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ch17_Binder1-1 - March 9 2000 Page One Feature'Category...

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March 9, 2000 Page One Feature 'Category Killers' Look Vulnerable, Not Deadly In a conference room high above midtown Manhattan, auctioneer Harold Bordwin tries to coax another bid from about 60 retailers, lawyers and wholesalers for the lease on the Just For Feet store in Huntsville, Ala. Mr. Bordwin, who is liquidating the bankrupt athletic-shoe chain, is angling to maximize the proceeds. "I have a bid for $10,000 from Shoe Show," he says. But he can't accept that sum because it won't cover the $98,000 the leaseholder owes to landlords, utilities and other claimants. Shoe Show's owner, Robert Tucker, shakes his head. His North Carolina chain isn't willing to raise its offer to cover the debt. "I don't want to be in this room next year," he drawls. The rest laugh. Just For Feet Inc., based in Birmingham, Ala., was one of a slew of "category killers" that remade the retailing landscape in the 1990s. Now, many of those specialty superstore chains are being killed off themselves, by poor strategy, weak execution, too much "me-too" competition and discounter Wal-Mart Stores Inc. And it hasn't helped that many time-strapped consumers are taking their business to the Internet or shopping at smaller outlets closer to home. The term "category killer" appeared in the 1980s, referring to pioneers such as Toys "R" Us Inc., whose huge specialty stores, with discount prices, were making whole categories of products unprofitable for higher-cost retailers. As long as they were underpricing department stores and mom-and-pops, the category killers couldn't be stopped. Kmart's Gamble The trend looked so hot that in 1990, discount retailer Kmart Corp. started buying and building superstore chains that sold office supplies, books, building materials and sporting goods. But Kmart's core business suffered, and rivals Wal-Mart and Target Corp., who stuck to their broad-line discount-store model, quickly surpassed it in both size and stock-market appeal. In 1995, investors forced out the Kmart chief executive responsible for the specialty-superstore strategy and demanded the spinoff of the chains. While Kmart now is on the mend, those spinoffs have had a tough time. Sports Authority Inc., the athletic chain, went public in 1994 at $16 a share and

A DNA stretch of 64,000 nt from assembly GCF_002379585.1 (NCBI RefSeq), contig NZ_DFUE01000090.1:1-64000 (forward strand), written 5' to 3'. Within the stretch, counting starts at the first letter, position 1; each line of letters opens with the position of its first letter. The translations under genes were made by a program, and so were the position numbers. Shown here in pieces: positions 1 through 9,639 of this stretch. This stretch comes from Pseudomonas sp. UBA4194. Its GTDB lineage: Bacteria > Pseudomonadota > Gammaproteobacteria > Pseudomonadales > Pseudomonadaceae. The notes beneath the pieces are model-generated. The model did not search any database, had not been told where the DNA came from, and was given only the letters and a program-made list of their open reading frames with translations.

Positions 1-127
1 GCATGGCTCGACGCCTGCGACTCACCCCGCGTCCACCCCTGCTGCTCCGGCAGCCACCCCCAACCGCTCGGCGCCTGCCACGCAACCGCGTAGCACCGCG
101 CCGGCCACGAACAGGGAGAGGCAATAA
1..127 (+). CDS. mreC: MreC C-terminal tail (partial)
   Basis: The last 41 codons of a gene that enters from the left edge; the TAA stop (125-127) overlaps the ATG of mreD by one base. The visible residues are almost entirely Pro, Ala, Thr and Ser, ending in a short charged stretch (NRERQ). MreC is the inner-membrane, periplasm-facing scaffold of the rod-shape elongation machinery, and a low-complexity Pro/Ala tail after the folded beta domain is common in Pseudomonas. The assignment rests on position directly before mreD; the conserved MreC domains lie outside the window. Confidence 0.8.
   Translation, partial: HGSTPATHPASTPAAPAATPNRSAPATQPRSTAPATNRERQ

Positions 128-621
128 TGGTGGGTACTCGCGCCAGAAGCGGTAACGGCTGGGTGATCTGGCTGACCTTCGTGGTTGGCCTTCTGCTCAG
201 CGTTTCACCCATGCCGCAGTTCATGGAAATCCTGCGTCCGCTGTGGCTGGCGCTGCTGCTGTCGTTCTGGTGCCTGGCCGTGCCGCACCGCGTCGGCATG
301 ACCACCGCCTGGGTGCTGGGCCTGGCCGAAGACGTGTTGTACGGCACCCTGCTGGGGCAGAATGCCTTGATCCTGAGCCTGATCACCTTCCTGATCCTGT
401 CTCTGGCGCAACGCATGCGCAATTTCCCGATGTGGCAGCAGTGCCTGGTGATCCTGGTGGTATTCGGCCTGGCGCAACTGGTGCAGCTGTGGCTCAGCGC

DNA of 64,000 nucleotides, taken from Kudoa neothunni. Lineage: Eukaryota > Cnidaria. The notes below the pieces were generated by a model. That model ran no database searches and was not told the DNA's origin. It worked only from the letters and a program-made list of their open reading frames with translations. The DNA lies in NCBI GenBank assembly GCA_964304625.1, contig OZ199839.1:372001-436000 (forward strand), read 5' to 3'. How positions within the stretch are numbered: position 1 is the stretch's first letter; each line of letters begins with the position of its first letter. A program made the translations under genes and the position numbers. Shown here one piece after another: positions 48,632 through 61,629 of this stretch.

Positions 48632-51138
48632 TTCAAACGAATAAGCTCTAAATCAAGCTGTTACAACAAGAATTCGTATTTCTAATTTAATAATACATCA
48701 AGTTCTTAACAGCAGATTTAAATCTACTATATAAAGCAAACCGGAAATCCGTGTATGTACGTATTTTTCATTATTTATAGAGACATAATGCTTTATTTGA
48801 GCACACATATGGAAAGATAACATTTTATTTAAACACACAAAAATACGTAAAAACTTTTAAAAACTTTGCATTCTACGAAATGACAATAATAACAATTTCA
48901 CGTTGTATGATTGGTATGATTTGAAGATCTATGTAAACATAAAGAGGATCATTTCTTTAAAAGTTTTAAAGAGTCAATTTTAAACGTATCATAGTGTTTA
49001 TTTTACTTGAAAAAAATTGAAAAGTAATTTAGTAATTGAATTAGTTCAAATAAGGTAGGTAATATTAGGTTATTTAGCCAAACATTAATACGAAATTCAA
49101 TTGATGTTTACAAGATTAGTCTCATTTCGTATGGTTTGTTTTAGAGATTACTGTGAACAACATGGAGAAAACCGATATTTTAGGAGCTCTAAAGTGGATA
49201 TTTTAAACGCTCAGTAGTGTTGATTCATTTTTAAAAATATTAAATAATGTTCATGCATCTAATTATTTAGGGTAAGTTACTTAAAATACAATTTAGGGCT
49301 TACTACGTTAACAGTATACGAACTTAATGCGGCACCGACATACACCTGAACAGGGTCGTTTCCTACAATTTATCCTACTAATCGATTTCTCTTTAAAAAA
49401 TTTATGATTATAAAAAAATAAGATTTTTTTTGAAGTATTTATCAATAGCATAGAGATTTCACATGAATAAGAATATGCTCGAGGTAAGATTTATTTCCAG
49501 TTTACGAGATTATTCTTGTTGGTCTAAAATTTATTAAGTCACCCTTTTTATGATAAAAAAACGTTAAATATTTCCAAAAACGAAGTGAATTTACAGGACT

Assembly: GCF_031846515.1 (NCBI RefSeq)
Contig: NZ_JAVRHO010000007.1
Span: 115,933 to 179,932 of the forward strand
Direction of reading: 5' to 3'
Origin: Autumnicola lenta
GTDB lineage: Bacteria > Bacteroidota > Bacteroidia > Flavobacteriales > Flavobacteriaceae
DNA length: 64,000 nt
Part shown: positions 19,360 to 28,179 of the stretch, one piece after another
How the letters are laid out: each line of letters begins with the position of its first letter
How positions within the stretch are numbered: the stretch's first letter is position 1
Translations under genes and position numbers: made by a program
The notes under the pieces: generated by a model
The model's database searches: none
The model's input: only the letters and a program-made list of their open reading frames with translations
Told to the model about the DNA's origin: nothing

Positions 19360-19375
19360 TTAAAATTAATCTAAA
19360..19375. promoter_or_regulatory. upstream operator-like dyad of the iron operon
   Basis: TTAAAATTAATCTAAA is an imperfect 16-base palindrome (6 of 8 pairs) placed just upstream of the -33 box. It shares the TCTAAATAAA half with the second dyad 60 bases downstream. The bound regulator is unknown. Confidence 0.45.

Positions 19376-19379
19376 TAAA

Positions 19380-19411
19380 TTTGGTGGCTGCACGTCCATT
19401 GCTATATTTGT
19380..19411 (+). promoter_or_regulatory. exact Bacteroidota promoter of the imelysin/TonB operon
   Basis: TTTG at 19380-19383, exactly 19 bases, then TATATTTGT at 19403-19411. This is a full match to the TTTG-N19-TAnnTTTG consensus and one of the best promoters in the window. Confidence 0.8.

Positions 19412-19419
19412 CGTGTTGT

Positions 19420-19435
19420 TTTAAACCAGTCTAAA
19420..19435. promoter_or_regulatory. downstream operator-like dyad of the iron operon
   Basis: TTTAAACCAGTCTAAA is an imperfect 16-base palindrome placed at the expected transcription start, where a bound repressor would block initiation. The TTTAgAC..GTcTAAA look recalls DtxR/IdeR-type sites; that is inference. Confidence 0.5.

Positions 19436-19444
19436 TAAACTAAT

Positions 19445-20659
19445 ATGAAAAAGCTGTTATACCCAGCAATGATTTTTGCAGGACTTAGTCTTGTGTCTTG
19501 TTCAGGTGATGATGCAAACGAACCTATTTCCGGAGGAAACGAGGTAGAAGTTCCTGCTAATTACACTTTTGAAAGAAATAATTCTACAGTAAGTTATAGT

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has posted losses for the past three years; Wednesday, it was at $2.25 in 4 p.m. New York Stock Exchange composite trading. OfficeMax Inc., which reported a 79% plunge in earnings for 1999, went public at $10 a share in 1995; Wednesday, it was at $6.3125 in 4 p.m. trading. And Kmart sold Builders Square Inc. in 1997 to home-improvement rival Hechinger's Inc., only to be saddled with a $230 million charge for lease guarantees last year when Hechinger's was liquidated. Borders Group Inc., the bookstore chain, has reported sales and profit growth since it went public at $7.50 five years ago, but its stock has been a laggard. Last week, Borders said it would explore options for increasing shareholder value, including a sale of the company. Wednesday, its shares were up 62.5 cents at $14.9375 in 4 p.m. Big Board composite trading.
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